Despite our experience that life passes irreversibly, we notice that for some systems, it is often possible to reverse, or undo, an action. For instance, this could be deleting a letter from a text on a screen, picking up an object from the floor or making peace after a fight. Each time, these little rewinds require a certain amount of work to be invested. But exactly how much work must be put in to reverse an action? If the item dropped on the floor is a glass, which shatters into hundreds of pieces, ‘undoing’ this event looks hopeless — it is too much work. Where is the tipping point that distinguishes our ability to undo our circumstances?

Puzzlingly, in quantum mechanics, the equations seem to suggest that in principle all actions are reversible. How long would it take to arrange the pieces of smashed glass back into their original shape? Here, the complexity of the task appears to prevent us from reversing it. Humans face irreversibility in their struggle against death, which appears to be the ultimate tipping point from where no coming back is possible. This experience of liminality is not only embarrassing to the aspiration for eternal youth, it also determines the structure of societies. The problem of irreversibility interlocks the need for conservation, retaliation, or redemption with the opportunity for forgiveness, destruction, abolition, and progress.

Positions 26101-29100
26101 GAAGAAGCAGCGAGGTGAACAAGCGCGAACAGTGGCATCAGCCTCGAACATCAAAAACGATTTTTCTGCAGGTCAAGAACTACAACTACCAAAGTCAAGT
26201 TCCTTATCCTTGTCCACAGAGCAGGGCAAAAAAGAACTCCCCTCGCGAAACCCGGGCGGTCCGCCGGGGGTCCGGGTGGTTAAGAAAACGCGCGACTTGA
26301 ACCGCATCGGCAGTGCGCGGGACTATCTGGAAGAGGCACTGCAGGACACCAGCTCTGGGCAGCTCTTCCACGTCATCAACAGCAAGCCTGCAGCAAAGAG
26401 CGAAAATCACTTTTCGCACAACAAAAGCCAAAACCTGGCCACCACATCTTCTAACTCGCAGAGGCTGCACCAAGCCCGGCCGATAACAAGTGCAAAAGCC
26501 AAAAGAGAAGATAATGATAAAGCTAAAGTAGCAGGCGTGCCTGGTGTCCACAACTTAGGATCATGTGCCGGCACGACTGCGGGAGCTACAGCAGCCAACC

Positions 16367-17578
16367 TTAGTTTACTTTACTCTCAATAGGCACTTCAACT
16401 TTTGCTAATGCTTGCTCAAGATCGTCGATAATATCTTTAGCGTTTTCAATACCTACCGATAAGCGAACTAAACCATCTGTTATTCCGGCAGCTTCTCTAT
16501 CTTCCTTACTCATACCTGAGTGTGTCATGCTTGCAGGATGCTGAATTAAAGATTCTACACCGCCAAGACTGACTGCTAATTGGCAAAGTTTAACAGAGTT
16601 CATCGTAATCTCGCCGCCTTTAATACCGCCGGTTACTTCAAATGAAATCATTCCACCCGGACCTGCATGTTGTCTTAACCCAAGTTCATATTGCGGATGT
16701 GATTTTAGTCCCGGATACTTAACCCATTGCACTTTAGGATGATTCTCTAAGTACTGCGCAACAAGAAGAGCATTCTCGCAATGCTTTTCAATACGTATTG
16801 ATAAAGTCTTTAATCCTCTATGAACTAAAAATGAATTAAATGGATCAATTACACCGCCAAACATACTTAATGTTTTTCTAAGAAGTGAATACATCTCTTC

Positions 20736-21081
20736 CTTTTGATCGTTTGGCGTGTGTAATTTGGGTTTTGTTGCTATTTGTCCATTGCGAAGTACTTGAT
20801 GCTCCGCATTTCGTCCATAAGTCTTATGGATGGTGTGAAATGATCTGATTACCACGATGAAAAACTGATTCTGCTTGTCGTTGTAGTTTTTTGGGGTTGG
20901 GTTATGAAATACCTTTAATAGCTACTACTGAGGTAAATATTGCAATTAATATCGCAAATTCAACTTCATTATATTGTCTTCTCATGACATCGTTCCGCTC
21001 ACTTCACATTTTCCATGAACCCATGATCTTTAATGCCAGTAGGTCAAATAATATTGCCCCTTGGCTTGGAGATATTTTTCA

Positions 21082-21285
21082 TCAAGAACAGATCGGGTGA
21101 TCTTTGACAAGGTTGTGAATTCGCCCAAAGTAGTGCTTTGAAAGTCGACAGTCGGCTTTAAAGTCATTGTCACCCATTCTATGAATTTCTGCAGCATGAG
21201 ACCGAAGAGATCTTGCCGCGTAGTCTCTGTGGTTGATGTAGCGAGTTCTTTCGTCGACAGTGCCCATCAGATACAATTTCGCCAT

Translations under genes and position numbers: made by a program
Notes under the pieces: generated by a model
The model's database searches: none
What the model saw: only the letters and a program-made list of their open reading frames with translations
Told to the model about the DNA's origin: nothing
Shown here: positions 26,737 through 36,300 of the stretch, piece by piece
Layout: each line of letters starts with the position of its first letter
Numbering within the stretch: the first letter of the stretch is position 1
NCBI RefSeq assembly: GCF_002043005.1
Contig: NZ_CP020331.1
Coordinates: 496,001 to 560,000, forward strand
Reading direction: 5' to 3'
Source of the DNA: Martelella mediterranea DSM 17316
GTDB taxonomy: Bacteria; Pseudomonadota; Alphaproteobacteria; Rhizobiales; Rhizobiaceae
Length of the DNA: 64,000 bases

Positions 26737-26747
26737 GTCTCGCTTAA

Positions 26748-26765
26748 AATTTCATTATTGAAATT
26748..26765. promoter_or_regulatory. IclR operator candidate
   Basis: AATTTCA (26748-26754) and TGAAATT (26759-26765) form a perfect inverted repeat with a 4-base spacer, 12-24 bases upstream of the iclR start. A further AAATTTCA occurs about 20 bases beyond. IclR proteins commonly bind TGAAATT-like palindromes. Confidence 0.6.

For eight years painter and sculptor Marcel Duchamp worked on his piece “Large Glass” before premiering it in 1927. After the exhibition, the sculpture was accidentally broken, and on seeing his installation in pieces, Duchamp declared that the work was finally finished. For Duchamp undoing the seemingly irreversible was not an insurmountable quantity of work, it was in fact a source of pleasure.